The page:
Study: Revising Blood Sugar Levels Can Improve Obesity-Related Fertility Issues

Washington [US]: According to another review reproductive hormone levels in obese females might be somewhat reestablished by bringing down blood glucose levels, prompting further developed fruitfulness.

The discoveries of the review were distributed in the Journal of Endocrinology. The review demonstrates that modified degrees of reproductive hormones in a deep rooted mouse model of heftiness might be somewhat reestablished by a typical kind 2 diabetes medicine that lessens blood glucose levels. Numerous ladies with stoutness that experience richness issues likewise have changed degrees of conceptive chemicals. Right now, there is no powerful treatment to address this.

The advancement of a treatment that works on ladies’ metabolic wellbeing as well as treats obesity-related infertility would be a critical progression, with the possibility to work on many individuals’ personal satisfaction.

In spite of the fact that ripeness issues are deep rooted in ladies with obesity, there stays an absence of successful and designated medicines to address them. Obesity is a developing wellbeing scourge, and that implies more ladies are being impacted by regenerative challenges.

Obesity-related fertility issues are complex but evidence suggests that, in part, they may be linked to changes in energy metabolism, which lead to altered levels of reproductive hormones that can then disrupt the menstrual cycle and ovulation. People with obesity are at a greater risk of developing type 2 diabetes and often have high blood glucose levels, as well as other metabolic changes.

The MC4R gene knock-out (KO) mouse is a well-characterised model of obesity, which also exhibits irregular reproductive cycles with altered hormone levels that lead to declining fertility. The mouse reproductive cycle is similar to that of humans, in that the profile of hormone level changes is analogous, although it is much shorter in duration, so the MC4R KO mouse is a good, representative model for initial investigations of metabolic and reproductive function in obesity.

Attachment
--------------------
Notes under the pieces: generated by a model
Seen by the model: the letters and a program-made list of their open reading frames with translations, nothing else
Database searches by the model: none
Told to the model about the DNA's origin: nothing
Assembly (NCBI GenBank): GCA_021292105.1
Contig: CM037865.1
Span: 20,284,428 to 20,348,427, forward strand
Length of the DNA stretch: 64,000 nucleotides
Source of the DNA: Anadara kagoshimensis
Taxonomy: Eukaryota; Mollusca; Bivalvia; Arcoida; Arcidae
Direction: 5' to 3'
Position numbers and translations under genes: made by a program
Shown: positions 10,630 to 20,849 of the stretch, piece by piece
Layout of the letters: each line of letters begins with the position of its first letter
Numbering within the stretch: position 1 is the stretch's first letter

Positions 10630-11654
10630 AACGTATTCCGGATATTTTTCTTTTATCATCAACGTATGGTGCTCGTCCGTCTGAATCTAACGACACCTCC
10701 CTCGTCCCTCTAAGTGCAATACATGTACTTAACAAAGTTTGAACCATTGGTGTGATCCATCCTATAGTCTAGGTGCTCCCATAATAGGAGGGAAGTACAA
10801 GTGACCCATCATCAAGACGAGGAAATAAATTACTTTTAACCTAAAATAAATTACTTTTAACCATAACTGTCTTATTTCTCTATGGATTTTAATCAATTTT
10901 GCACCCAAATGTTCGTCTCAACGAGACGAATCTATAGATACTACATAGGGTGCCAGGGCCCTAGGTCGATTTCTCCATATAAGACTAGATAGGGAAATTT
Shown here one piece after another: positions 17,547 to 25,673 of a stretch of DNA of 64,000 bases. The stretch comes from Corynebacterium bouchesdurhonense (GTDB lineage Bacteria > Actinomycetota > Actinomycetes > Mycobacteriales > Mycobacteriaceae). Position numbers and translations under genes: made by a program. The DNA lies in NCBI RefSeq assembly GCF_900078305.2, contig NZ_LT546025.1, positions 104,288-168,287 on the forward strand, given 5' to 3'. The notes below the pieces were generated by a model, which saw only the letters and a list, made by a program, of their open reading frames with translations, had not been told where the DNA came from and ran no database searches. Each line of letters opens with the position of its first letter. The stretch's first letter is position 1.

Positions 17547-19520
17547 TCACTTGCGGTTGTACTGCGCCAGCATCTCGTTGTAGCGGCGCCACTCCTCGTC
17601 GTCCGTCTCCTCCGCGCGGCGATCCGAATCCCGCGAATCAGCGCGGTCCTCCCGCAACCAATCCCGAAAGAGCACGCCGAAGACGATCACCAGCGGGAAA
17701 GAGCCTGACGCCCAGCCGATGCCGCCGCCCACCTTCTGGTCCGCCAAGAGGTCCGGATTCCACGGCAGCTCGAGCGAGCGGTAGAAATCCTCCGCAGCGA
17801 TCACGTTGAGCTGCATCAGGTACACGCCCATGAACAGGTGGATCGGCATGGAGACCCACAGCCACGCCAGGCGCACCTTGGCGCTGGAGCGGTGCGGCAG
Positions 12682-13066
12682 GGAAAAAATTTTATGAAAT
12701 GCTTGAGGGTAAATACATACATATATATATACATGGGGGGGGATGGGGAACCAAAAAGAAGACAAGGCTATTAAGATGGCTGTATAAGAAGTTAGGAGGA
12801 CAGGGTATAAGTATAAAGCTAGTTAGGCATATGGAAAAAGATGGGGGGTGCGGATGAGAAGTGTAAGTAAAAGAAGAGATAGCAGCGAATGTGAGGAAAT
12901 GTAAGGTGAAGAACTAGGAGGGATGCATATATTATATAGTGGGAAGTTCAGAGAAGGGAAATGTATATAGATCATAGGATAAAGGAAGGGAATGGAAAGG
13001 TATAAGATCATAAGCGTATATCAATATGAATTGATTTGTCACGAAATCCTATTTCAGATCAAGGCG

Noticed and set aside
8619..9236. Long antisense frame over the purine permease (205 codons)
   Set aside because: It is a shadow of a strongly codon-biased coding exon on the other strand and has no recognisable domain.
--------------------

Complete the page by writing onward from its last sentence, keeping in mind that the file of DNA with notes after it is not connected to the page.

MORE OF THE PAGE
Dapagliflozin is a drug commonly used to treat type 2 diabetes, where it reduces blood glucose levels and improves other markers of metabolic health but its effects on reproductive health and fertility have yet to be investigated.

In this study, Professor Chen and colleagues at the University of Queensland in Australia investigated the effects of dapagliflozin treatment on metabolic health and reproductive hormone levels in the MC4R mouse model of obesity. After just 8 weeks of treatment blood glucose levels were normal, body weight was reduced, the reproductive cycle was normalised and levels of reproductive hormones and ovulation were partially restored, compared with non-treated mice.

“We often see low fertility in women with obesity in clinical practice”, comments primary author, Dr Cui, a visiting fellow from Chengdu Women and Children Hospital in China, “so this research provides hope for a future, effective treatment.”

Professor Chen comments, “These data suggest that normalising blood glucose metabolism with dapagliflozin in obesity may be a promising route for at least partially restoring reproductive function. This could improve fertility in women where no other successful therapy is currently available.”

However, Professor Chen cautions, “Although encouraging, these studies were conducted in mice and much more work needs to be done to confirm that these findings could be replicated effectively in women. However, people with obesity are at much greater risk of developing type 2 diabetes, so the known health benefits of correcting blood glucose levels may be extended to also improving fertility in those affected.”

The team now intend to further investigate the therapeutic benefits of using dapagliflozin to improve reproductive function by examining the molecular pathways involved, which could identify better targets for future fertility treatment in women.

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